SAN FRANCISCO, California, July 30, 2008 (ENS) - Three environmental groups and six states have won a court ruling that requires oceangoing freighters to get a permit from the U.S. Environmental Protection Agency before they can discharge polluted ballast water in U.S. waters. The decision will affect all U.S. coastal waters, including those of the Great Lakes which have been the pathway for many invasive species such as the destructive zebra mussel.
The environmental groups Northwest Environmental Advocates, the Ocean Conservancy and Waterkeepers Northern California sued the federal agency, challenging a 1973 EPA regulation exempting certain marine discharges from the Clean Water Act.
The Great Lakes states of New York, Illinois, Michigan, Minnesota, Wisconsin, and Pennsylvania joined the lawsuit as plaintiff-intervenors.
The groups and states claimed that the EPA for years has allowed billions of gallons of contaminated ballast water to be discharged annually despite evidence that these discharges were bringing many aquatic invasive species, such as the zebra mussel, into U.S. waters.
In the decision issued July 23, the Ninth Circuit Court of Appeals upheld a lower court's 2005 ruling that ships must comply with the Clean Water Act.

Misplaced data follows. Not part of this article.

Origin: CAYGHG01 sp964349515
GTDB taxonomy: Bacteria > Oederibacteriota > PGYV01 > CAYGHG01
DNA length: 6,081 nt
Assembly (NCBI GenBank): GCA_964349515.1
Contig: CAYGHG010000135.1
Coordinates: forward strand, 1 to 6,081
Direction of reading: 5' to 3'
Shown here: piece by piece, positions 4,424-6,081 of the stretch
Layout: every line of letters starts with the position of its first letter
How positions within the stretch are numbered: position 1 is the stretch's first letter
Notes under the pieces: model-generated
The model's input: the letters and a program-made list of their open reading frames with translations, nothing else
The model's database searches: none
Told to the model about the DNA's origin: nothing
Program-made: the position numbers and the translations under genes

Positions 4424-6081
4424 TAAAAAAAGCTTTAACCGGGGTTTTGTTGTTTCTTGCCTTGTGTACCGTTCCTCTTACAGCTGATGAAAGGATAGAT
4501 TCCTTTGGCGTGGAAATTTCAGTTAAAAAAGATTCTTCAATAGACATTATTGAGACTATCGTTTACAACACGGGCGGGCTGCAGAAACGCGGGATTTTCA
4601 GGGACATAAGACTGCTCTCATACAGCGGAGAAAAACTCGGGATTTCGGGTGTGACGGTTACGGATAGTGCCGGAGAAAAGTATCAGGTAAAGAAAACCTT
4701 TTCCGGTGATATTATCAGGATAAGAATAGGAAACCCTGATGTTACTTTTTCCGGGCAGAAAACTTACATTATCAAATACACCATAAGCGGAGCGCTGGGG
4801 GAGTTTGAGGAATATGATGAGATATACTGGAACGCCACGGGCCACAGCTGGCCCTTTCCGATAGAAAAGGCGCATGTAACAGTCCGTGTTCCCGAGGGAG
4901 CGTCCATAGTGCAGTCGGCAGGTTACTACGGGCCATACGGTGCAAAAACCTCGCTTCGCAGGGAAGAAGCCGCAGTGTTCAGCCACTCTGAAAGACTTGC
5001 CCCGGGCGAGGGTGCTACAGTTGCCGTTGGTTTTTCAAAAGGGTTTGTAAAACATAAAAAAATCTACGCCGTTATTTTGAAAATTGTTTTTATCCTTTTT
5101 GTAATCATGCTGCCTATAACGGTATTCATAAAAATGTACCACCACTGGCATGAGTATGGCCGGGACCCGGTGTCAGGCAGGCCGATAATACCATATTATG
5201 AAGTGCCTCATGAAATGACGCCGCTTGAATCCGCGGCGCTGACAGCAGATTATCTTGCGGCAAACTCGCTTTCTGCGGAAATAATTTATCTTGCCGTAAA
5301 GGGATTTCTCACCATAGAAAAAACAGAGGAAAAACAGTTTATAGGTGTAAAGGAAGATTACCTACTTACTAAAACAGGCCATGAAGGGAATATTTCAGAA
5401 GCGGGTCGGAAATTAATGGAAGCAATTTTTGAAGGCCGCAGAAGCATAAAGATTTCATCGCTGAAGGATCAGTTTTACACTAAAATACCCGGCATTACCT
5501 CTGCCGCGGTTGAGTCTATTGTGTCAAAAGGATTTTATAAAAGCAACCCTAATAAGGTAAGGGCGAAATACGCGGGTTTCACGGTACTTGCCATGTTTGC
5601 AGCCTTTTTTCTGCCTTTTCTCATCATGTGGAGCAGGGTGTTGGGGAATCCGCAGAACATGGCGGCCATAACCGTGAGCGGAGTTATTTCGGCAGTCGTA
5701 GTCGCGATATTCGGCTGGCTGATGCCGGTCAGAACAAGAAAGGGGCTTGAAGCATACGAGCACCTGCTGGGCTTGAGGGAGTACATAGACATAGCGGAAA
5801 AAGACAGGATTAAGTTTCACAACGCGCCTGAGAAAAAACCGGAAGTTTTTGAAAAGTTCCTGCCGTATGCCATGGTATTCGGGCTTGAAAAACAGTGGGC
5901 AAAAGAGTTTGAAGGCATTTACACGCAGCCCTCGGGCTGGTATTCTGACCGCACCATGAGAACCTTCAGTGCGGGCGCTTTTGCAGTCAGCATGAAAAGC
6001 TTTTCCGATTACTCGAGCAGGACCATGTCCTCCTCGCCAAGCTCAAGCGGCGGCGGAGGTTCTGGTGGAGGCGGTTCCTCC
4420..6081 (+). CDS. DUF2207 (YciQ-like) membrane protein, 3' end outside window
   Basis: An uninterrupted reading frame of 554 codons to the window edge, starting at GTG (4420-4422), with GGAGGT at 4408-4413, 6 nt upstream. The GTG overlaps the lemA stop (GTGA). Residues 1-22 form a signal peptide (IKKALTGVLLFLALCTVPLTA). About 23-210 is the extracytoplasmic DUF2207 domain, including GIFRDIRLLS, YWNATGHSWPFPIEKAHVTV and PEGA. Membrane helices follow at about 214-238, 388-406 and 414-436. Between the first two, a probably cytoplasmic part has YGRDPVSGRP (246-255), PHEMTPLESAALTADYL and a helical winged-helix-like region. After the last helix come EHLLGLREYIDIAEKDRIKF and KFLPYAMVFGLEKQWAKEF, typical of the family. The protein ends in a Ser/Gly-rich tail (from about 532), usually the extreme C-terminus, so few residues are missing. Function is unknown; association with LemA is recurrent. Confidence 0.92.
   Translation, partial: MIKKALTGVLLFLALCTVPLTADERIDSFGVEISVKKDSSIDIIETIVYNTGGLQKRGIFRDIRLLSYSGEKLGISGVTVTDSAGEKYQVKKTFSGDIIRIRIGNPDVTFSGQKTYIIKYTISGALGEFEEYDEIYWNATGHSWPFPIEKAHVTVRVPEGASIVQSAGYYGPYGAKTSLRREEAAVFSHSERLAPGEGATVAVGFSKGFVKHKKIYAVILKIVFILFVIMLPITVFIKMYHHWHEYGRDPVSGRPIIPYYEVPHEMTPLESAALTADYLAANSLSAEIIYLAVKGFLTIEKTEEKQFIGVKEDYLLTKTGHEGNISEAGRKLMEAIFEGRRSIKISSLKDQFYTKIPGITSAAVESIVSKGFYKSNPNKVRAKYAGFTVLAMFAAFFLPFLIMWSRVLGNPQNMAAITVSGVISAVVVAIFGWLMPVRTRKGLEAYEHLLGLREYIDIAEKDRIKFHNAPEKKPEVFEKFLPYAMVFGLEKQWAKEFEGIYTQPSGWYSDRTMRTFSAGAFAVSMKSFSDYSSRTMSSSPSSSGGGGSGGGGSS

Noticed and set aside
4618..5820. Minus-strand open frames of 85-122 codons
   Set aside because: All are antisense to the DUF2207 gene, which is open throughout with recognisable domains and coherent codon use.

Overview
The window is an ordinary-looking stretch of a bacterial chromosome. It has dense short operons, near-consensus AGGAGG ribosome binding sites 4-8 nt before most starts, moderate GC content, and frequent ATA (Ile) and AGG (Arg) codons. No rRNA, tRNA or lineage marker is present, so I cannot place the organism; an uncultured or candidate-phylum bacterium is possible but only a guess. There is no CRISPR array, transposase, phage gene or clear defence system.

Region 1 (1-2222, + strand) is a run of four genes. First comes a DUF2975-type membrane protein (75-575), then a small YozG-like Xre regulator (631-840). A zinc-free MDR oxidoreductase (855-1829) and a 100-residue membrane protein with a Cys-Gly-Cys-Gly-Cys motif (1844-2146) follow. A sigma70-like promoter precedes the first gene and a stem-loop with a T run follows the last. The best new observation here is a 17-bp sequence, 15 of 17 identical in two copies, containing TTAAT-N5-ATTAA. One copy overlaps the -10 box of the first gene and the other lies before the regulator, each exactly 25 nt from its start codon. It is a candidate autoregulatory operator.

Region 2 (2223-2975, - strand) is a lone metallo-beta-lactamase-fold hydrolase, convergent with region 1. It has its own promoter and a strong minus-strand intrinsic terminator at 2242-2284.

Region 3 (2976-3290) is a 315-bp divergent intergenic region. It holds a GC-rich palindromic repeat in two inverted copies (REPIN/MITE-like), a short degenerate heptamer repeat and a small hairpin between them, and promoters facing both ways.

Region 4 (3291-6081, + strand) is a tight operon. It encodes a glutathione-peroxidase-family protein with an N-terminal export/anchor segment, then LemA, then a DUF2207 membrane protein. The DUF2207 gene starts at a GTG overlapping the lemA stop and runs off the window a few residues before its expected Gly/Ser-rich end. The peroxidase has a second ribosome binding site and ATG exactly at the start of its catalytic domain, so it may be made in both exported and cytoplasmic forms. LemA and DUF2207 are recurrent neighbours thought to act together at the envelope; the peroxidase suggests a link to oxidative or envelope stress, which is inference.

The district court concluded that the EPA had exceeded its authority under the Clean Water Act in exempting these ballast water discharges from permitting requirements. The appeals court agreed.
New York Attorney General Andrew Cuomo said the court's ruling will reduce pollution in Lake Erie and Lake Ontario, protecting the ecosystems across upstate New York and ensuring that commercial and recreational fishing are not harmed.
"Today's decision is a huge win in protecting New York state's Great Lakes from invasive species and pollution that for too long have threatened our local ecosystems, economies and our health," said Cuomo. "Preserving Lake Erie and Lake Ontario for years to come is vital to our quality of life, our economic growth and our environment."
As of September 30, 2008, ships will no longer be able to discharge pollutant-containing ballast water without a permit from the U.S. Environmental Protection Agency.
In mid-June, the EPA issued a draft permit to regulate all vessel discharges, which requires treatment of a wide range of pollutants contained in ballast water and other types of ship discharges.
This case started in 1999 when the plaintiff groups, among others, filed a petition requesting the EPA to repeal its exemption because it conflicts with the Clean Water Act. The EPA denied the petition in 2003, which triggered a series legal actions that led eventually to this ruling.
"EPA spent nearly 10 years fighting against using the nation's only comprehensive law to combat an environmental plague that is costing the U.S. economy billions of dollars," said Debbie Sivas, director of the Stanford Law School Environmental Law Clinic, which represented the three plaintiff groups. "We are gratified that the Appeals Court has held the EPA accountable so that this country can begin to control the dangerous tide of invasive species."
Nina Bell, executive director of Northwest Environmental Advocates, based in Portland, Oregon, said the court's decision will properly shift some of the burden of invasive species from taxpayers to shippers.